Personal Growth And Development
If you scan audiences for most live personal growth and development events as well as see who is buying the bulk of the books in this area at the bookstores, you will probably see that the vast majority of the demographic are in their 30s, 40s and older age groups. These are people who have been working for at least several years into their careers.
I was having a discussion with a friend recently about college students and whether they are ready for personal growth and development topics. We both agreed that students can most definitely benefit from exposure to such material since it can help with their studies, campus life as well as prepare them for their future careers.
College Students May Not Be Ready To Appreciate Personal Development
However, I think one of the reasons why we don’t see much of this younger demographic gobbling up personal development content and personal growth books is that perhaps they are not ready yet. I even asked some of my recent college student audiences whether they are into personal development and not one hand went up.
I think what is happening with students is that they are so caught up in studying for their courses, exams and involved in other more activities directly related to campus life, that they are just not thinking about personal development or personal growth. They just want to successfully get through their courses with decent grades.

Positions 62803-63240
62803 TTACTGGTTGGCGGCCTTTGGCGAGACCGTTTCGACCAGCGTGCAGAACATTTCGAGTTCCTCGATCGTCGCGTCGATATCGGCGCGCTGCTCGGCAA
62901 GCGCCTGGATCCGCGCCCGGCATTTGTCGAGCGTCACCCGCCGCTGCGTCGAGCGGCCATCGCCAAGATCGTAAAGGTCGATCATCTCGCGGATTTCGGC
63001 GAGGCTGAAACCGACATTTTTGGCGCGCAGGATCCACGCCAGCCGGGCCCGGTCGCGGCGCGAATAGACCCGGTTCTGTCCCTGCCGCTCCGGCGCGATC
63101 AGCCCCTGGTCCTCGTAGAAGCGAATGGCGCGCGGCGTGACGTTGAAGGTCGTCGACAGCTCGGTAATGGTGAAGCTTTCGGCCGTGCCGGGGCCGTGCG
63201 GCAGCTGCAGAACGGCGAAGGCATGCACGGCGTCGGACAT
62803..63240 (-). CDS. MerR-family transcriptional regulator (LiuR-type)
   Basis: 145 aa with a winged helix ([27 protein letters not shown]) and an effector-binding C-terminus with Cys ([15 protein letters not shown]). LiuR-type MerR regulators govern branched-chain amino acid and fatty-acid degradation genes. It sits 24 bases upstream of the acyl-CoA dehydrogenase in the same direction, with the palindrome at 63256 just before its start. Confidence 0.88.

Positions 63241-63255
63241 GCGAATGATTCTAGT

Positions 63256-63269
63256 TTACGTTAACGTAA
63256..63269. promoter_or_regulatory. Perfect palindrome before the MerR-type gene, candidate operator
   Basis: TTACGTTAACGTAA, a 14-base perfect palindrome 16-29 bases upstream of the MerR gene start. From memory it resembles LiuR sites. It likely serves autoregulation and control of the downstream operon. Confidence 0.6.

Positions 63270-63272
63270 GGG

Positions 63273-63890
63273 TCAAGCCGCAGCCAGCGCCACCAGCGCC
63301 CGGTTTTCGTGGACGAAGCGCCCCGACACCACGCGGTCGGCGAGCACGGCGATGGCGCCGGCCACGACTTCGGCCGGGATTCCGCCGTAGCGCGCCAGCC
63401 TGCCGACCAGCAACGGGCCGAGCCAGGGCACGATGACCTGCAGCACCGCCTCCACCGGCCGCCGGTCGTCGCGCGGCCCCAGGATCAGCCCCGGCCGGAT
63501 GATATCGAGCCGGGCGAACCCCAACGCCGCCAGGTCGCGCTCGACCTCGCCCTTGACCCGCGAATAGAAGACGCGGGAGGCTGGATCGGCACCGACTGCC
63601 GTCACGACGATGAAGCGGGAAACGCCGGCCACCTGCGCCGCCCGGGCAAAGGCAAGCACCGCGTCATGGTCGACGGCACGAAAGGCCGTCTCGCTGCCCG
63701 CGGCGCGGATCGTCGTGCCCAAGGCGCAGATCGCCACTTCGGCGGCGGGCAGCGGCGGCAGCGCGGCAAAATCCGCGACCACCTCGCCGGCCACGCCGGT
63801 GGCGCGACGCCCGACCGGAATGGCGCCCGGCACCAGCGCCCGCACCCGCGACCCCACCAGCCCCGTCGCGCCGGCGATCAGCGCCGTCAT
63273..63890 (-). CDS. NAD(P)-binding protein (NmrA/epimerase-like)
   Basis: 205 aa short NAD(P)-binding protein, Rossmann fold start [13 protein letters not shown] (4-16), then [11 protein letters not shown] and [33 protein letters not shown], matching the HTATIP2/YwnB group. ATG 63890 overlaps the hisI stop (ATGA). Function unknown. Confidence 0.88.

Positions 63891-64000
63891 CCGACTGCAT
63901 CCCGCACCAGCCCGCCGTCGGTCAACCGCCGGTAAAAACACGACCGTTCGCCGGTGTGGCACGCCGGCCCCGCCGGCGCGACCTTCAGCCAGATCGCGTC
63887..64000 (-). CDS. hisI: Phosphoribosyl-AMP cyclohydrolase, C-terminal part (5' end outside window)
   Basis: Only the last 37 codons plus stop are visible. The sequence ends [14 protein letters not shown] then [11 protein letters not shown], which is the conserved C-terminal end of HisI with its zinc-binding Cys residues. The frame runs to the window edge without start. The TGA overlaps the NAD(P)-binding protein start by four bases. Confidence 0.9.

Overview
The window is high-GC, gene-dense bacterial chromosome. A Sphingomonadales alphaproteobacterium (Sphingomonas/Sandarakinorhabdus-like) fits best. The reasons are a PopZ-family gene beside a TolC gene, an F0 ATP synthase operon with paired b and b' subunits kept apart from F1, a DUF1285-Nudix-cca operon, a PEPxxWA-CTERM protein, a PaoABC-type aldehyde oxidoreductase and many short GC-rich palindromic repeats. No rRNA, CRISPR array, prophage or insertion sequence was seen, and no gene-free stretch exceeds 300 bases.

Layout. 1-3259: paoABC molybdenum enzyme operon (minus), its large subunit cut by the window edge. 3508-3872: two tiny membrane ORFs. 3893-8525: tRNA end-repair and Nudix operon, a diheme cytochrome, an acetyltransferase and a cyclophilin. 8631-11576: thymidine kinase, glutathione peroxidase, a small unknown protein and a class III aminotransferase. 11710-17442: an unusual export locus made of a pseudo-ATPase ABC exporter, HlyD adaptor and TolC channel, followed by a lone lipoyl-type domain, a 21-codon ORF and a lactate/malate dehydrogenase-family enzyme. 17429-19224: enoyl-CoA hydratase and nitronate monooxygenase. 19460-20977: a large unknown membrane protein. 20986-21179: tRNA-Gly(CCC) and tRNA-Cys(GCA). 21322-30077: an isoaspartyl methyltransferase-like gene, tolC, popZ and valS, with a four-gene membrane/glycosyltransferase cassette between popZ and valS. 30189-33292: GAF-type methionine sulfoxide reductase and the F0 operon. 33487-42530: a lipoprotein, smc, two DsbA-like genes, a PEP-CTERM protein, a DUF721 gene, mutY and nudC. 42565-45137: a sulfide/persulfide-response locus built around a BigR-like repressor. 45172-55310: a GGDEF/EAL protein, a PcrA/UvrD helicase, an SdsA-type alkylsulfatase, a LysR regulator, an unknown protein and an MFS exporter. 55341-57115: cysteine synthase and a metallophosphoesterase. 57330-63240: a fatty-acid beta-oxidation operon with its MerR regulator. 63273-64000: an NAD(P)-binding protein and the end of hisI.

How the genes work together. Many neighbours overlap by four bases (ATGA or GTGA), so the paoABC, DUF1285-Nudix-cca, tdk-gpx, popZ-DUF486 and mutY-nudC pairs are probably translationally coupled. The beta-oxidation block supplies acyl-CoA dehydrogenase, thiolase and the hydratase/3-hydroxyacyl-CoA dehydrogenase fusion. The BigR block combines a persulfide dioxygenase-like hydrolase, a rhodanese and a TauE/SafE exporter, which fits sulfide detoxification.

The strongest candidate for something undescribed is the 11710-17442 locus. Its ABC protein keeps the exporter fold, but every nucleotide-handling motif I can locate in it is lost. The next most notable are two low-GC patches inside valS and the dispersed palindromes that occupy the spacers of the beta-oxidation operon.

This is understandable of course. This is why pure motivational speakers do not seem to be a big draw on college campuses. The students just are not identifying with issues related to personal growth just yet.
Need Real Life Experience First
An organizer of college and university campus activities conferences once told me that he thinks the students need more real life experience first before being able to appreciate anything in the personal development world. I tend to agree with this. The students need a few years of working at a real career, paying rent and utilities as well as managing other real world, day to day life responsibilities.
Maybe only after this real life experience, can college graduates start to appreciate the importance of learning more about personal growth and development. This would certainly explain why the current demographics of the personal development and self help market is what they are — older working adults.
What do you think? Do you think that college students are in the right mode for personal growth and development material yet? It would be very interesting to hear from both current college students and those who have graduated many years ago.